So, there was this artist. He started off all Pre-Raphaelite in the 1850s until he found a groove painting slightly more saccharine pictures of pretty girls and children, one of which became a famous soap advert. Who am I talking about? George Dunlop Leslie, of course, or Almost-Millais Leslie as I like to think of him. He could have been a contender, and in my opinion, on occasions, he was unbeatable…
Now, I’m not going to sit here and tell you George did anything better than Ophelia as that would be blasphemy on a grand scale. When he started out, George Dunlop Leslie had definitely leanings towards the Pre-Raphaelite in his style and subject.
Matilda - Dante, Purgatorio, Canto 28 'For thou, Lord, hast made me glad through thy work; I will triumph in the works of thy hands' - Psalm XCII, 4 (1860)
Oh, you know how I love a catchy title. Although slightly awkward, I think this painting shows a lot of promise and is a bit Arthur Hughes-y. The perspective is beautiful, with the group of figures seen on the other side of the river, and I love the use of colour at once both strong and muted.
He exhibited every year at the Royal Academy from 1859 onwards, becoming an ARA in 1868 and an RA in 1876, and his work changed to more mainstream subjects, as his wish was ‘to paint pictures from the sunny side of English domestic life'. Take for example this…
The Goldfish Seller
When I saw it, I immediately thought of the Millais portrait of the two young girls with the large glass goldfish bowl. Leslie’s use of the water and glass to distort the shape of the fish is gorgeous, look especially at the bowl in the seller’s hand. I find it interesting that the man kneels before them to show the bowls, in an almost ‘courtly’ way, with the lady in the porch viewing him in a cool but benevolent manner. I want her lace sleeves, by the way.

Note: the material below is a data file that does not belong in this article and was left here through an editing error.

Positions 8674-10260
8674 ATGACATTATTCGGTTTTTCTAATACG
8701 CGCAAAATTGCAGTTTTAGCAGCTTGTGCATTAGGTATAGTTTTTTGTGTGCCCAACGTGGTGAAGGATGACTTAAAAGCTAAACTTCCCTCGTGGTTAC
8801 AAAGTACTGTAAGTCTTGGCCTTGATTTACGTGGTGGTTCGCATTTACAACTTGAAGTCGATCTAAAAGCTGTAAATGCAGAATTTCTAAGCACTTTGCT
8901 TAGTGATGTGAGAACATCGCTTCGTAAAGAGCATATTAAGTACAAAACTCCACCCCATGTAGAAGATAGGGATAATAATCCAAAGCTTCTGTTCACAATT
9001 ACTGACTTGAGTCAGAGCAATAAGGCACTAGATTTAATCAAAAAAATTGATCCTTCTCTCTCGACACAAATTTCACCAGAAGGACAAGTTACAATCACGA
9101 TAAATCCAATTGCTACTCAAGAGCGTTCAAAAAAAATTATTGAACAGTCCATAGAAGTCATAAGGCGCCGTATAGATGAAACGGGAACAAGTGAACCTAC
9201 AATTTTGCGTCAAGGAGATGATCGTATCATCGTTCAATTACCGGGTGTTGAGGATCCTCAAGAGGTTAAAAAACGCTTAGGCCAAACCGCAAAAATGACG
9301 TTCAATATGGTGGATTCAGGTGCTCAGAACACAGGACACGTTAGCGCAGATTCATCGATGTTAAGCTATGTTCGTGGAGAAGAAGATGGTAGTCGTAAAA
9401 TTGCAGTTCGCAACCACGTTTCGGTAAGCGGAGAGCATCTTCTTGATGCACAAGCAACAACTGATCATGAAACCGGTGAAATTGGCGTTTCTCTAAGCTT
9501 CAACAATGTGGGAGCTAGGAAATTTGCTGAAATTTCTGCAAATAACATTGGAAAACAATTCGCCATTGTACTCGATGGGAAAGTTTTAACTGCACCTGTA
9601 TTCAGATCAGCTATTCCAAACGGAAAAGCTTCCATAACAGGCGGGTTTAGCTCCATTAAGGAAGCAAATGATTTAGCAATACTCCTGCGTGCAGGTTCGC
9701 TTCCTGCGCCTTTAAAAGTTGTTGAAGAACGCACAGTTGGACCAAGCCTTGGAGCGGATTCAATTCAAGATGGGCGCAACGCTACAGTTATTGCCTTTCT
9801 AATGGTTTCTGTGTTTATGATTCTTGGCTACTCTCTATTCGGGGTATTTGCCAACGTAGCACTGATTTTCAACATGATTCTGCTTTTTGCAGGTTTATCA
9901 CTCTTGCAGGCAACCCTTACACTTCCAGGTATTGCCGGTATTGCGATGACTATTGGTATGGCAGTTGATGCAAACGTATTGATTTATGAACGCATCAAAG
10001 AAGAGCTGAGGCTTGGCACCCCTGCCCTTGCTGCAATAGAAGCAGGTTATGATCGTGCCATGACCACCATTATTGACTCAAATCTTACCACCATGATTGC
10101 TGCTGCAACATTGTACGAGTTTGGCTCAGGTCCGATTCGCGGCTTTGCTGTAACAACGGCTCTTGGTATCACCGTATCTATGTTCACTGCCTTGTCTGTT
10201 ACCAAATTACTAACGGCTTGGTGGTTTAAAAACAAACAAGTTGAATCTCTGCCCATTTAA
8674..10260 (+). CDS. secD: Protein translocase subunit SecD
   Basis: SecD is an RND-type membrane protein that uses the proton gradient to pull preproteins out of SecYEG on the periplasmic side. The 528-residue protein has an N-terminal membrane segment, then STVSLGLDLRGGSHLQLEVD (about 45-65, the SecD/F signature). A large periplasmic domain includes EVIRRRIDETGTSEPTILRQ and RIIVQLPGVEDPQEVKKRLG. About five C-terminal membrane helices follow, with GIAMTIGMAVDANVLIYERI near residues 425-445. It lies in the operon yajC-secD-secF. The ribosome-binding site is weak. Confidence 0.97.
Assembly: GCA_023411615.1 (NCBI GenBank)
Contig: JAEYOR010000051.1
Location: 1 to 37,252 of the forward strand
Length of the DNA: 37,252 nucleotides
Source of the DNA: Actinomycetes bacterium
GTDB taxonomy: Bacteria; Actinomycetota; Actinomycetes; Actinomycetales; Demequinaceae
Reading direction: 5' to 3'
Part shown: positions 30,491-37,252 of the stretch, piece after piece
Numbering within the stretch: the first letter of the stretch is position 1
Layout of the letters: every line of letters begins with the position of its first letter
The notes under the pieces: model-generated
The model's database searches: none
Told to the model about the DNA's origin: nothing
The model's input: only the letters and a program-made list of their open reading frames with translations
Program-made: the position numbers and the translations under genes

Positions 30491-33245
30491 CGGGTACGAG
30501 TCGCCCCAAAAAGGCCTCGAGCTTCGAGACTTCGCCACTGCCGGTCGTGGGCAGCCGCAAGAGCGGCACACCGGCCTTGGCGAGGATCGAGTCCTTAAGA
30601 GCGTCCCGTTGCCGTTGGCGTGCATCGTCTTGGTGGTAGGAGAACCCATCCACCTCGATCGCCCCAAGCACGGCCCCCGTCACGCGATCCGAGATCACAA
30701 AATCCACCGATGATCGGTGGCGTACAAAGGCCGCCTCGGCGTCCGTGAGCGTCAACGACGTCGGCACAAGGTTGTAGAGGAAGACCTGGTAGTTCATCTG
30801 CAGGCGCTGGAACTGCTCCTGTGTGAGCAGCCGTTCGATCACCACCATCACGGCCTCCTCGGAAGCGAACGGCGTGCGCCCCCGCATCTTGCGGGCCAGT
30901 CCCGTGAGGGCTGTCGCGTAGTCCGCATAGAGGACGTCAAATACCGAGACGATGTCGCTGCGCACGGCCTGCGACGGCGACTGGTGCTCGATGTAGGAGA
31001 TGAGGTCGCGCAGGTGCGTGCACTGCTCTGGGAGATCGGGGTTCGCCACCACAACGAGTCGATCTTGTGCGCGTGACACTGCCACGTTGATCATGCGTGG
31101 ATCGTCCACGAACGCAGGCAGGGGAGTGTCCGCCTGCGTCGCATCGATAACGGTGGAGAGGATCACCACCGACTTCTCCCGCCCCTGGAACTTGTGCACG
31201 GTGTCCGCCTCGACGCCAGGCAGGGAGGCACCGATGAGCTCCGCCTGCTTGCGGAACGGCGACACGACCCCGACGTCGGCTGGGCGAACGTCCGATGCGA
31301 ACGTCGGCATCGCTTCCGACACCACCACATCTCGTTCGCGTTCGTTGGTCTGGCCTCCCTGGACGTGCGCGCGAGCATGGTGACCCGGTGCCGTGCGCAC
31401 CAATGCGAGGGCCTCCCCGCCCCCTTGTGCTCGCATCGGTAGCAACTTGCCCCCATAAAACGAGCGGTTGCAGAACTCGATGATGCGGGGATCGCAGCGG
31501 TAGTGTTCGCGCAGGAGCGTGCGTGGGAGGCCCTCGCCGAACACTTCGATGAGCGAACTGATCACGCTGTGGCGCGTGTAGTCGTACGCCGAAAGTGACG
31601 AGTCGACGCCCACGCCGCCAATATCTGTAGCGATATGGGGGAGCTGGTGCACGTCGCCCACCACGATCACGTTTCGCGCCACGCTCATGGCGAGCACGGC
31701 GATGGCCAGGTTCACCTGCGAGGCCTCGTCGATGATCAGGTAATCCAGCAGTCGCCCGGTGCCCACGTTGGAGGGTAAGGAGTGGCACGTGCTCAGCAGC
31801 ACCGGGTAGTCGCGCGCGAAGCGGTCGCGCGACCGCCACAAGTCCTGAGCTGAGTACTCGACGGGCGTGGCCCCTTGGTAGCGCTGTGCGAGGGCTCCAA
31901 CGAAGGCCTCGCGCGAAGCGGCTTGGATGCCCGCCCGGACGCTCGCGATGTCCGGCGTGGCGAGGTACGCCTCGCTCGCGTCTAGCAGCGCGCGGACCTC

John Ruskin considered Leslie a great painter of gentle domestic scenes (that’ll learn you to run off with his wife, Millais) and thought his pictures displayed the ‘sweet quality of English girlhood’. Let’s not dwell on that too much, but you can see what he means…
The Daughters of Eve (1883)
Yes, it’s a bit sickly and pretty, but look at the little girl in the background, all in white. If she isn’t an aesthetic metaphor waiting to happen, I don’t know what is. Much like Millais, an awful lot of his work featured children, especially girls and often family. Possibly one of his most famous pictures now is this one…
Alice in Wonderland
Here is Alice Leslie, daughter of the artist, with, presumably, her mother, and she is listening to the story of Alice in Wonderland, and she is dressed in traditional 'Alice' clothes and imagining herself in Wonderland. It’s an interesting picture as you would not guess the title from the painting, but once you know the title the different meanings become apparent. Is the Wonderland in her head, the world of imagination, or does it refer to being safe and warm with a loving parent? Or both? I find the doll strange and its position slightly jarring – why is it not with Alice? Why is it cast aside in such a pronouced manner? Does it represent Alice asleep? I could go on like this forever…